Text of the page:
New in OS X: Get MacRumors Push Notifications on your Mac

Resubscribe Now Close

OpenID Foundation Claims 'Sign In with Apple' Could Expose Users to Security and Privacy Risks

At WWDC 2019 earlier this month, Apple announced Sign In with Apple, a new privacy-focused login feature that will allow macOS Catalina and iOS 13 users to sign into third-party apps and websites using their Apple ID.


The feature has been largely welcomed as a more secure alternative to similar sign-in services offered by Facebook, Google, and Twitter, since it authenticates the user with Face ID or Touch ID, and doesn't send personal information to app and website developers.

However the implementation of Sign In with Apple has now been questioned by the OpenID Foundation (OIDF), a non-profit organization whose members include Google, Microsoft, PayPal, and others.

In an open letter to Apple software chief Craig Federighi, the foundation praised Apple's authentication feature for having "largely adopted" OpenID Connect, a standardized protocol used by many existing sign-in platforms that lets developers authenticate users across websites and apps without them having to use separate passwords.

Yet it cautioned that several differences remain between OpenID Connect and Sign In with Apple that could potentially put users' security and privacy in jeopardy.
The current set of differences between OpenID Connect and Sign In with Apple reduces the places where users can use Sign In with Apple and exposes them to greater security and privacy risks. It also places an unnecessary burden on developers of both OpenID Connect and Sign In with Apple. By closing the current gaps, Apple would be interoperable with widely-available OpenID Connect Relying Party software.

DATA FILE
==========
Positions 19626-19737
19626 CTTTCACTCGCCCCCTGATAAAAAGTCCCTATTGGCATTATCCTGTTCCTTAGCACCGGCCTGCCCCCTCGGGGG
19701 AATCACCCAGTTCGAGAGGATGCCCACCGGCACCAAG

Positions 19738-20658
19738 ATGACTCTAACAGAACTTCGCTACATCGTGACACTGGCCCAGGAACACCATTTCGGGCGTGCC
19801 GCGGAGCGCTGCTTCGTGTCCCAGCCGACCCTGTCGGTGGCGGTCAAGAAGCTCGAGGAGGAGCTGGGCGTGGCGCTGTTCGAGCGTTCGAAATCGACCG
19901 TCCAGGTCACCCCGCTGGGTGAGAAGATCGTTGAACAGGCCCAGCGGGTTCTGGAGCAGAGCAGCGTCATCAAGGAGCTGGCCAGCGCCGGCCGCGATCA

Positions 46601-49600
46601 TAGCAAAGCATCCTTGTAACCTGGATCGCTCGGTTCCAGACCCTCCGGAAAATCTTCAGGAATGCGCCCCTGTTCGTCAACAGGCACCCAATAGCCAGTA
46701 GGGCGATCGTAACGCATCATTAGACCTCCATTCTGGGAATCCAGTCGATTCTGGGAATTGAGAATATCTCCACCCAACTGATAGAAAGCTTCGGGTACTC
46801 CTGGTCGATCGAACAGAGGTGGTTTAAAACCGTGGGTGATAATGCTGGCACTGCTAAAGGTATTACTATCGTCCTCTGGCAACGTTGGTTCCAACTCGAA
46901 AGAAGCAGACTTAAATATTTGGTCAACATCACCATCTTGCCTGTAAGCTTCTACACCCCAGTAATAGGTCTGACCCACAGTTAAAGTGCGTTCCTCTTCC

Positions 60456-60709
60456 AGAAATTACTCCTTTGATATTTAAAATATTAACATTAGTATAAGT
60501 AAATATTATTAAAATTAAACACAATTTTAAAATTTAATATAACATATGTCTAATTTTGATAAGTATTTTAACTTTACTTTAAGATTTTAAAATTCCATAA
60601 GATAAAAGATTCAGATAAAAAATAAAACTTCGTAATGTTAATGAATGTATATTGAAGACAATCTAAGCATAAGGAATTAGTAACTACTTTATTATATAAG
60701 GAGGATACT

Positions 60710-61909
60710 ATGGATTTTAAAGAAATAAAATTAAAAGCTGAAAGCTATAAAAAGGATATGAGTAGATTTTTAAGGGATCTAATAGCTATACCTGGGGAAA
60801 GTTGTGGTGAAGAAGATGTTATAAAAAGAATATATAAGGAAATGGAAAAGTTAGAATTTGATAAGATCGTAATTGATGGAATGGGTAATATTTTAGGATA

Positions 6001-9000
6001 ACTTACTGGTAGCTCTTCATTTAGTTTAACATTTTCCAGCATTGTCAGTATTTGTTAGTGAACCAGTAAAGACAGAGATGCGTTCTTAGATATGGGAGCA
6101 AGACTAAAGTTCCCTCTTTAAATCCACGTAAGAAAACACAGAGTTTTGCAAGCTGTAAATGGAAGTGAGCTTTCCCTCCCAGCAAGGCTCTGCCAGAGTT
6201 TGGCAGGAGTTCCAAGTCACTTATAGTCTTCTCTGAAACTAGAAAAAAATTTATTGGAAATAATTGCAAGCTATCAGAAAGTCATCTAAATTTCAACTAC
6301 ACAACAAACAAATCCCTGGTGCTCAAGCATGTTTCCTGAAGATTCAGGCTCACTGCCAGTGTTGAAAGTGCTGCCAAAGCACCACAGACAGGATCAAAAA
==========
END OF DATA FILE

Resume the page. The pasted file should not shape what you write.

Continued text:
To remedy the situation, the foundation asked Apple to address the differences between Sign In with Apple and OpenID Connect, which have been recorded in a document managed by the OIDF certification team.


It also invited the company to use OpenID's suite of certification tests to improve the interoperability of the two platforms, publicly state their compatibility, and join the OpenID Foundation.

Shortly after unveiling Sign In with Apple, the tech giant told developers that if an app lets users log in using their Facebook or Google logins, then it must also provide an alternative Sign In with Apple option.

The company then raised some eyebrows when it emerged that its updated Human Interface Guidelines asked app developers to place its authentication feature above other rival third-party sign-in options wherever they appeared.

(Thanks, Jonathan!)



Top Rated Comments

(View all)

11 weeks ago
OpenID "a non-profit organization whose members include Google, Microsoft, PayPal, and others."

Someone's in panic mode, less customer tracking huh
Rating: 108 Votes
11 weeks ago
Am I missing something in that the headline doesn't seem to support this with more info in the MacRumors story?

"reduces the places where users can use Sign In with Apple and exposes them to greater security and privacy risks."

Greater than what? Than no risk? Than not implementing 'Sign In with Apple'? Than Facebook?

"reduces the places where users can use Sign In with Apple"

Or is it just more risk in that it's not implemented everywhere?

Stating risk without actually reporting anything about the risk isn't really news and is kind of clickbaity...
Rating: 68 Votes
11 weeks ago
They’re worries because their biggest source of income “selling customers’” info is in jeopardy.